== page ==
These are my musings and observations on my daily life, loves and the laughter that are all a part of my experience of living now in the shires of England.

Friday, 18 March 2011

Maroon day

People tell me that they learn new things about me from reading this blog. Some also say that they learn new things about themselves as well.

I learn new things about myself as I write them as well. I don’t go through like thinking ‘ah, that would make a good blog,’ but sometimes it does occur to me to share a certain incident here. This is one such time.

And here is a health warning ... if you are of a nervous disposition or unsettled by talk of blood then now is the time to go to another post. Click to the right of this entry and you will see lots of different options going back years that may well be more suitable for you.

For those intrepid readers that have stayed the course, hang on it may be a bumpy ride.

Although, in the UK today, it is Comic Relief Day where people do funny things for money and often wear red noses I was not taking part in those oh so jovial activities this morning. My colour was maroon. I will explain.

I had an early blood test booked. This meant no eating or drinking before it. That’s all good, I don’t normally eat breakfast that early anyway. I’ll skip the boring bits and get to the juicy (pun intended) bit.

As the maroon-looking blood was pouring steadily out of my arm into the vial I mentioned that I was curious about the Vitamin D test that was ordered. The phlebotomist pulled the needle out of my arm and looked confused. That was a mistake. Not the confusion, but the extraction of the needle.

She told me to keep pressure on my vein while she checked her computer, and there it was the test request I’d just mentioned. She tutted and said I should have told her before. I said I had informed the receptionist when I booked. More tutting followed and I watched as she went to get another needle.

Suddenly I said, “It’s spurting,” as the blood pushed its way pass the cotton wool and through my fingers. The shock of it caused me to move my hand and then there was a small fountain erupting from the middle of my left arm.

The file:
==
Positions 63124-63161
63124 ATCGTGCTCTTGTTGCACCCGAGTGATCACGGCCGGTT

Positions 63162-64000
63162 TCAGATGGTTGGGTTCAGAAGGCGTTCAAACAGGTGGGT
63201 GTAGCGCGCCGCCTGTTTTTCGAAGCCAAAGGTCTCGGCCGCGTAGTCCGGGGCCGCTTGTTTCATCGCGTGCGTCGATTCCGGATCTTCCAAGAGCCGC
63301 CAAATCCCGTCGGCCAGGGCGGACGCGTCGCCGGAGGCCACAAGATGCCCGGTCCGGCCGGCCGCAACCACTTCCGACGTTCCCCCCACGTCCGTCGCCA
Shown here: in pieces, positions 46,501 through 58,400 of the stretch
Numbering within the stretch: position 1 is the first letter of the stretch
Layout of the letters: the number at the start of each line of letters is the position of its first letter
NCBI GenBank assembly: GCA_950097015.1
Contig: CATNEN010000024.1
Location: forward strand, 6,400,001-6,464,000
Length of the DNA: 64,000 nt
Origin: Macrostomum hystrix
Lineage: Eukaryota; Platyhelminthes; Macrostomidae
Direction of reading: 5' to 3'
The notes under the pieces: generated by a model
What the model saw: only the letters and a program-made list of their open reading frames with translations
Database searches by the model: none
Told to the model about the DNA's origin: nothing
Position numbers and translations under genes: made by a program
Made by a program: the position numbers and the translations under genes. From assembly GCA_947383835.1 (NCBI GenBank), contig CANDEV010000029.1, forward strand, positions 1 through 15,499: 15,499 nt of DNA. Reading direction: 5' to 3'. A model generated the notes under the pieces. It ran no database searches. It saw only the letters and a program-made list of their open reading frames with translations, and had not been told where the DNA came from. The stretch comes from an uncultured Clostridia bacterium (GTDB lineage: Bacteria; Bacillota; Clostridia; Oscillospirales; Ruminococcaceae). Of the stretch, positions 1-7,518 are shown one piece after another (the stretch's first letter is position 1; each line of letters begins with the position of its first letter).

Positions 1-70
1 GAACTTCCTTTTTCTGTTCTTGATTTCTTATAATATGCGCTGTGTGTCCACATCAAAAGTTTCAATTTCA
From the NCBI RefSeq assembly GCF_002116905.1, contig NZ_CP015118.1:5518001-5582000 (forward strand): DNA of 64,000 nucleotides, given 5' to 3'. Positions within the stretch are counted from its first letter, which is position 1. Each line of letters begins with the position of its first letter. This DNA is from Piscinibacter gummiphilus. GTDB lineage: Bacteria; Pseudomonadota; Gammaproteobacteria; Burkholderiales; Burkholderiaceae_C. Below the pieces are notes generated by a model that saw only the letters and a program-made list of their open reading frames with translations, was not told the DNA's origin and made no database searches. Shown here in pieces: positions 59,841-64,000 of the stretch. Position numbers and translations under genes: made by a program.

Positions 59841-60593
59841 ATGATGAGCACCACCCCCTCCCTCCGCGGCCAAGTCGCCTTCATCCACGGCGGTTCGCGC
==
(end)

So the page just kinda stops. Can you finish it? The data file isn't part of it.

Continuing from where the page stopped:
“Oh, that’s not good,” was all I could manage as it continued.

She flustered, pulled the forgotten tourniquet off my arm and grabbed copious amounts of tissue and cotton wool to mop up the blood. This is when I learnt that I am OK with seeing other people’s blood but I am really no good at seeing my own. Actually, I didn’t learn that today, I was reminded of it because when I was a teenager I used to have random and spontaneous nosebleeds and I felt just the same about those as well – unsteady.

Although the blood was a beautiful shade of maroon I was rapidly going towards a grey shade but somehow I managed to see that she was more concerned than I thought was healthy for either of us right then. So I decided to become calm. And that’s what I did. I grabbed hold of calm thoughts and controlled my situation.

Once the stem was staunched (less than a minute but it’s surprising how much blood can flow from my ‘good veins’ in that time when a tourniquet is attached!) I mentioned that I felt a bit weak. You’ll remember that I hadn’t eaten or drank anything yet. This news sent her into another spin and she rushed off to get me water.

When she returned she said that her manager would take the next lot of blood from my other arm later as I would need to rest and recover. I didn’t want to wait around so I further controlled my breathing and told her that I was OK for her to do it now. She wasn’t sure but I didn’t want to get up and go to the waiting room to go through all that again. And strangely, I thought it would be helpful to her if she did it because I was one of the first appointments of the day and that maybe have unsettled her to have had a blood eruption so early.

You’ll be pleased to know that all went well in the second arm and the extra blood was taken without any further problems.

For a few moments I was considering being right royally annoyed with her because I thought that if they had read their notes properly I wouldn’t have had to go though that experience, however, from it I learnt that my blood is a beautiful rich maroon colour when it is forced out of my veins, and I also found out that I can still care for people’s emotional state when I am in the middle of my own drama. That was interesting in itself.

Most interesting was that I still felt shaky when I left the office and I know the staff were watching me all the way to the car. The phlebotomist had a bit of cleaning up to do when I left but at least she was smiling (with relief) instead of frowning.

What today also reminded me of when I used to donate blood, afterwards we would be given a sweet drink and a digestive. I can’t eat them anymore (because of the milk in them) but I really needed a high energy breakfast as soon as I got home: that fruit smoothie tasted extra good today.

... And I had matching plasters on my arms where I had the needles stuck in so I felt completely balanced for the rest of the day.

It’s all good.

1 comment:

hangrt said...

When choosing a phlebotomy program or course, there are several things to consider. You are location. Many programs can be obtained but will not be close to home. Another consideration could be the length of the program.

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